Carl Gunnarsson brings back the Blues

BOSTON—The greatest goal in Boston Bruins’ history is immortalized in bronze outside of TD Garden, an airborne Bobby Orr frozen in celebration after his overtime goal during the 1970 Stanley Cup final. The iconic image of one franchise’s triumph is the same as another’s tortured history, that overtime defeat just one of the 13 games the St. Louis Blues had lost on this stage.

Forty-nine years and one prophetic restroom chat later, the Blues have their first Cup final victory — and fittingly on Boston’s ice — courtesy of an overtime hero way more unlikely than Orr.

With two minutes left in the third period, Blues defenceman Carl Gunnarsson slapped a shot as hard as he could, which is not necessarily saying much for a player who’s never scored more than five goals in a season. The puck beat Bruins goaltender Tuukka Rask, but then clanged off the post. During the intermission before overtime, Gunnarsson and St. Louis coach Craig Berube stood next to each other at the urinal.

“I just need one more chance,” the former Leaf told Berube.

Did Berube believe him? “I liked hearing it,” he said with a shrug.


Three minutes and 51 seconds into the extra frame, Gunnarsson’s shot from the right point again beat Rask, this time finding the net to deliver the 3-2 win in Game 2, tying the series at one game apiece with the next two contests in St. Louis. The 32-year-old Gunnarsson had never scored a playoff goal in his 10-year career, and he appeared in just 25 games for the Blues this season, injured for parts of the year and a healthy scratch for others. He now has the most significant goal in St. Louis hockey history — at least for now.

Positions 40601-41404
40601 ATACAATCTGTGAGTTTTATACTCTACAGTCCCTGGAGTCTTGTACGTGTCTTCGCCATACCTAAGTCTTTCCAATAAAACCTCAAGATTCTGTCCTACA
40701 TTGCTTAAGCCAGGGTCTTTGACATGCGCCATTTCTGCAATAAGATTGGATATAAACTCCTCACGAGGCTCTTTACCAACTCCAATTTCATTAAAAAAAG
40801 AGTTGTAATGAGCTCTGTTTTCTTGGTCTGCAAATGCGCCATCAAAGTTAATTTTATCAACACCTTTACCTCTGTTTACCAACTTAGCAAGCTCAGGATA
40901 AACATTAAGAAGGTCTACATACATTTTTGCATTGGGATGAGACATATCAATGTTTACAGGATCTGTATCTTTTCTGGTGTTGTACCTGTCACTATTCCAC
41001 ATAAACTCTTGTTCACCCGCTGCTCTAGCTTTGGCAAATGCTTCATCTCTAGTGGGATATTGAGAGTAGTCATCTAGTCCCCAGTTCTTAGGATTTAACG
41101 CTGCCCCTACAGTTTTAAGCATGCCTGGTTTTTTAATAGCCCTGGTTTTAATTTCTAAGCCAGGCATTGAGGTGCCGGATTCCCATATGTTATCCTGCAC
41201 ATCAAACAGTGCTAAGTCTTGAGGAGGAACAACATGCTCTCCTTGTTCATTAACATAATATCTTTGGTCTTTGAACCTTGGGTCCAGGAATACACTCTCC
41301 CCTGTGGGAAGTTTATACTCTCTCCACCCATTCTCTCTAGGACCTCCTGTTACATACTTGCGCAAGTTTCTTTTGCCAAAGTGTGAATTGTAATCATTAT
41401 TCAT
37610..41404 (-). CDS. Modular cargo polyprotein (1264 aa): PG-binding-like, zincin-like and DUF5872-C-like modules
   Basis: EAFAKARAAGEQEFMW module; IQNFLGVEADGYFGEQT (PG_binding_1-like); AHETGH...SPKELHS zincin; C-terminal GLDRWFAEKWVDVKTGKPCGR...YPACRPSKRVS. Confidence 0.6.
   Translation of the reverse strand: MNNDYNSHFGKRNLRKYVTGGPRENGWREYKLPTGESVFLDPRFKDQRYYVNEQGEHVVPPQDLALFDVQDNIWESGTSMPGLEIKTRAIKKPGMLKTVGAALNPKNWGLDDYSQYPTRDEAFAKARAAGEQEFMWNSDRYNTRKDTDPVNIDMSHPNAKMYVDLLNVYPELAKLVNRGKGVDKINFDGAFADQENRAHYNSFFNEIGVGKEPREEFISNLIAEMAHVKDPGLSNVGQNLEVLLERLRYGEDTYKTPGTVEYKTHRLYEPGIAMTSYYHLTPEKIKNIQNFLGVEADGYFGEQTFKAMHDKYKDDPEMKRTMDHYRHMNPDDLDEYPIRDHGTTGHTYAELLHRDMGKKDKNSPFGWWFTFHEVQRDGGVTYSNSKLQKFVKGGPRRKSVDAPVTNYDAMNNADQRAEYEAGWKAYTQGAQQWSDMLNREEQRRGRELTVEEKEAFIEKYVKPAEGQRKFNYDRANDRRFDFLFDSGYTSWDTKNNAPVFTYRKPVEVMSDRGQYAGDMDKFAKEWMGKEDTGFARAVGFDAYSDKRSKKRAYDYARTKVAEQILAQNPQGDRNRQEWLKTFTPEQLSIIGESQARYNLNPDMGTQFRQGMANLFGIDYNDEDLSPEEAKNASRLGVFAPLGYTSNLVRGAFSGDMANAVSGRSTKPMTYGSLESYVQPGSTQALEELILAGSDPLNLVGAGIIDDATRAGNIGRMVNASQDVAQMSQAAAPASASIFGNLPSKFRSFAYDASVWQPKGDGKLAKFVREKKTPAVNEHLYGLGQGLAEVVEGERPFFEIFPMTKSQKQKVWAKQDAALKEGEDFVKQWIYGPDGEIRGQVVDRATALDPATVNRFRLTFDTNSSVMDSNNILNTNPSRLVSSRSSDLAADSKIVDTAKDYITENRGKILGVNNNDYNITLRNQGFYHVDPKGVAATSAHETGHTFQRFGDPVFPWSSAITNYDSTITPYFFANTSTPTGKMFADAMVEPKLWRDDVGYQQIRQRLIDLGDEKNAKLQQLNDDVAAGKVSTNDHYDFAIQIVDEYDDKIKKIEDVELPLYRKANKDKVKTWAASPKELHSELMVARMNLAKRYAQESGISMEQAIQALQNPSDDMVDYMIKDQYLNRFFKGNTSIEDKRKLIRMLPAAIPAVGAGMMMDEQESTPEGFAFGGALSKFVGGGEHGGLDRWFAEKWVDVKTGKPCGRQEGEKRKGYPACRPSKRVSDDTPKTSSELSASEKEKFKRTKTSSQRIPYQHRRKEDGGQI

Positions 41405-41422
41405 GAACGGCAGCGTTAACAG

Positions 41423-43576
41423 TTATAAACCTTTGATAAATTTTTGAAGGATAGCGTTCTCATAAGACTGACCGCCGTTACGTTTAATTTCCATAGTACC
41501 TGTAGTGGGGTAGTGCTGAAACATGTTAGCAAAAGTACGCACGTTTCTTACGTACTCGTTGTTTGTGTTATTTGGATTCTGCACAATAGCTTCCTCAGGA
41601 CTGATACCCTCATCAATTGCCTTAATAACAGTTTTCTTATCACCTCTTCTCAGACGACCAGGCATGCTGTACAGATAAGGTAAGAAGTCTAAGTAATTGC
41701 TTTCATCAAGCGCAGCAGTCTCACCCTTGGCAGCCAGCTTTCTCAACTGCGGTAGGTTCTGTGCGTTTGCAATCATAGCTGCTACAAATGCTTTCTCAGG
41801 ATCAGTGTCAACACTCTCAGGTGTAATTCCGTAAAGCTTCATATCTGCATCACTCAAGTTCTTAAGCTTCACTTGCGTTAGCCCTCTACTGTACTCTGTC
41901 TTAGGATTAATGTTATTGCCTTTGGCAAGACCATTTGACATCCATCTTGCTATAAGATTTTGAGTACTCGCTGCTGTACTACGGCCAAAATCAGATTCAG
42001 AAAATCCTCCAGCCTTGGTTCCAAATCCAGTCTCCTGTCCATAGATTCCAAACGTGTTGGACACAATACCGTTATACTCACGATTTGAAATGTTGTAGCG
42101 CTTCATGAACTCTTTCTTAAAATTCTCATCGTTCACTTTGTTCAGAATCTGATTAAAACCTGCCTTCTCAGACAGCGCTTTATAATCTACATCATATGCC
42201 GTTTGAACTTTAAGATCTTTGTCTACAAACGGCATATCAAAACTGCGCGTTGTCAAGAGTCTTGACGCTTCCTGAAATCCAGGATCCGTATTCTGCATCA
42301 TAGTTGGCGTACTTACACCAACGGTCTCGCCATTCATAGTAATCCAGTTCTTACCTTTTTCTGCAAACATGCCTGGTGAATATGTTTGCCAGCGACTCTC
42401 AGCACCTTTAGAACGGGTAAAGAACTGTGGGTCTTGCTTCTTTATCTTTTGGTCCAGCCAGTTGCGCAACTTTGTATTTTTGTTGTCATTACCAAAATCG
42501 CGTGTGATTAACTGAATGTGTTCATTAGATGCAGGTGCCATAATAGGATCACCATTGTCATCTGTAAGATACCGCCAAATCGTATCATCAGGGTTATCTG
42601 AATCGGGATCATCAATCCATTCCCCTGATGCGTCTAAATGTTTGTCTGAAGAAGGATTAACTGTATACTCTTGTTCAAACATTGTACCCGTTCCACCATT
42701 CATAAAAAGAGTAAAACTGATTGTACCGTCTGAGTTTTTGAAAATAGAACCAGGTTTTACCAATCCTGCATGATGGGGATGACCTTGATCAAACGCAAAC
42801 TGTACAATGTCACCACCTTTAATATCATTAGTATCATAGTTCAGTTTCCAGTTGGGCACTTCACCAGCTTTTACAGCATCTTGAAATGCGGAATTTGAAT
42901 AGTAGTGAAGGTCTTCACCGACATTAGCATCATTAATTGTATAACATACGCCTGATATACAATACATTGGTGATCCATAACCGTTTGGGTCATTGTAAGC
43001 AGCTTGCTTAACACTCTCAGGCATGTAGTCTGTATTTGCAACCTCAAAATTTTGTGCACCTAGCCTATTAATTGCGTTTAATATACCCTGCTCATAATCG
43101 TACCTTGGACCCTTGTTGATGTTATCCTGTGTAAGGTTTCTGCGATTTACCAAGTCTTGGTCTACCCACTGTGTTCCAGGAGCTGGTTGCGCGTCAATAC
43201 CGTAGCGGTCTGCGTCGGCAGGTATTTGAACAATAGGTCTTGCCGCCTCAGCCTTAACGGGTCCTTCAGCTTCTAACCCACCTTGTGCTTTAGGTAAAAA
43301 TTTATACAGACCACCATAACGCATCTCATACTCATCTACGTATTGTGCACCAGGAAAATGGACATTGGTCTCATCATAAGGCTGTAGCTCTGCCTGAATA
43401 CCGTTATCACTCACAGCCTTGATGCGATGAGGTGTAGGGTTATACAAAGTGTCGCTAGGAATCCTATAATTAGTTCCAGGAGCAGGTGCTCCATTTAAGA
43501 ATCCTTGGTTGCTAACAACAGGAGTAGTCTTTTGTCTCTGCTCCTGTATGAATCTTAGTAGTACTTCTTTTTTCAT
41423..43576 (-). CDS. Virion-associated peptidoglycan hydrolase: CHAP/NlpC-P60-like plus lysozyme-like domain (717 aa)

“That’s pretty cool if you think about it that way,” Gunnarsson said. “Pretty sure we’re not going to stop here.”

Before Gunnarsson’s overtime heroics, the Blues had successfully kept the Bruins’ top line of centre Patrice Bergeron and wingers Brad Marchand and David Pastrnak off the score sheet for a second straight game, a credit to the masterful defensive play of centre Brayden Schenn’s line and the blue line duo of Colton Parayko and Jay Bouwmeester. The Blues tallied 50 hits in a return to their bruising style. After allowing two soft goals on the first five Boston shots, St. Louis goaltender Jordan Binnington responded with six saves in the second period and nine in the third.

The team that was in last place in the NHL to start January before surging back into the playoff picture predictably responded to its loss in Game 1.

“I think that for a long time now, this team has really become a really good hockey team and a tight hockey team,” Berube said. “They play for each other night in and night out and they care. We’ve always responded to not a very good game, so you know, going into Game 2, I knew that we’d be a hard team to play against. And we were.”

With 2:03 left in the first period, Blues forward Oskar Sundqvist checked Bruins defenceman Matt Grzelcyk into the end boards, knocking him out of the game with an apparent concussion. Bruins coach Bruce Cassidy said Grzelcyk went to the hospital “to get some tests” and the team is “still waiting for an update.”

It was a turning point for St. Louis: Boston had to play the rest of the game with five defencemen, something made more challenging with the Blues getting back to a physical game. St. Louis got better as the game went on and executed tighter checking while Boston appeared to wear down. The Bruins didn’t get a shot off in overtime, and with Rask’s vision obstructed during a delayed penalty on Boston, Gunnarsson got his chance with a shot he and the team’s other defencemen practice every day.


As he told Berube, he just needed the one.

“We came out flying and I think we played a great game for 60-plus minutes,” Gunnarsson said. “That’s just the team we are. We come back like that. We never give up. For me to put it in there and get the winner, it’s a great feeling.”

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